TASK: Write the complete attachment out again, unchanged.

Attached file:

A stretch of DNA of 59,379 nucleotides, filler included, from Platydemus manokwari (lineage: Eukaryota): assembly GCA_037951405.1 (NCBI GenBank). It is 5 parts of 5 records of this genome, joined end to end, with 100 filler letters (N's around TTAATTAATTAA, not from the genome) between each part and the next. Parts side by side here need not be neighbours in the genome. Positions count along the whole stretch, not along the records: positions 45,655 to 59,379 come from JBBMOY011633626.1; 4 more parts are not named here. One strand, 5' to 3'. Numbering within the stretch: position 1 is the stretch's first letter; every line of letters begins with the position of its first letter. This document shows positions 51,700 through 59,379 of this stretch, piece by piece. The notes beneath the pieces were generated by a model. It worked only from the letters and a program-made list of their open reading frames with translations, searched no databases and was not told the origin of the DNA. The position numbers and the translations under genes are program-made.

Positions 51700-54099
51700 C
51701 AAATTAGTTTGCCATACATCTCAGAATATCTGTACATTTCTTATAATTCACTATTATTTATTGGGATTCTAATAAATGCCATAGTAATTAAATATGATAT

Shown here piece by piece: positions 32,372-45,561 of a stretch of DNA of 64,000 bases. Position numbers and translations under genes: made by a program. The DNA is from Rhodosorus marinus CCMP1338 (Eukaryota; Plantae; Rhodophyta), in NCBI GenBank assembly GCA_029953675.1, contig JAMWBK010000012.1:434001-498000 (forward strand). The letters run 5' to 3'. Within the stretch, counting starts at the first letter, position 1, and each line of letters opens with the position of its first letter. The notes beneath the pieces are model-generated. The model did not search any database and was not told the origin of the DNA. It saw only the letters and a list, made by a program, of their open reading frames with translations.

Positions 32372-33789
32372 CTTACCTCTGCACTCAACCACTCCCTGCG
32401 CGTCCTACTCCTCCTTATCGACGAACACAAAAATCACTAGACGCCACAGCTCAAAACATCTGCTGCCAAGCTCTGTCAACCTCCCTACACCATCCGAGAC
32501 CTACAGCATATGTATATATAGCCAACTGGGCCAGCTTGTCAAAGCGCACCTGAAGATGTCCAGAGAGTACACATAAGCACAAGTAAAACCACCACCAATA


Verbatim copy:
A stretch of DNA of 59,379 nucleotides, filler included, from Platydemus manokwari (lineage: Eukaryota): assembly GCA_037951405.1 (NCBI GenBank). It is 5 parts of 5 records of this genome, joined end to end, with 100 filler letters (N's around TTAATTAATTAA, not from the genome) between each part and the next. Parts side by side here need not be neighbours in the genome. Positions count along the whole stretch, not along the records: positions 45,655 to 59,379 come from JBBMOY011633626.1; 4 more parts are not named here. One strand, 5' to 3'. Numbering within the stretch: position 1 is the stretch's first letter; every line of letters begins with the position of its first letter. This document shows positions 51,700 through 59,379 of this stretch, piece by piece. The notes beneath the pieces were generated by a model. It worked only from the letters and a program-made list of their open reading frames with translations, searched no databases and was not told the origin of the DNA. The position numbers and the translations under genes are program-made.

Positions 51700-54099
51700 C
51701 AAATTAGTTTGCCATACATCTCAGAATATCTGTACATTTCTTATAATTCACTATTATTTATTGGGATTCTAATAAATGCCATAGTAATTAAATATGATAT

Shown here piece by piece: positions 32,372-45,561 of a stretch of DNA of 64,000 bases. Position numbers and translations under genes: made by a program. The DNA is from Rhodosorus marinus CCMP1338 (Eukaryota; Plantae; Rhodophyta), in NCBI GenBank assembly GCA_029953675.1, contig JAMWBK010000012.1:434001-498000 (forward strand). The letters run 5' to 3'. Within the stretch, counting starts at the first letter, position 1, and each line of letters opens with the position of its first letter. The notes beneath the pieces are model-generated. The model did not search any database and was not told the origin of the DNA. It saw only the letters and a list, made by a program, of their open reading frames with translations.

Positions 32372-33789
32372 CTTACCTCTGCACTCAACCACTCCCTGCG
32401 CGTCCTACTCCTCCTTATCGACGAACACAAAAATCACTAGACGCCACAGCTCAAAACATCTGCTGCCAAGCTCTGTCAACCTCCCTACACCATCCGAGAC
32501 CTACAGCATATGTATATATAGCCAACTGGGCCAGCTTGTCAAAGCGCACCTGAAGATGTCCAGAGAGTACACATAAGCACAAGTAAAACCACCACCAATA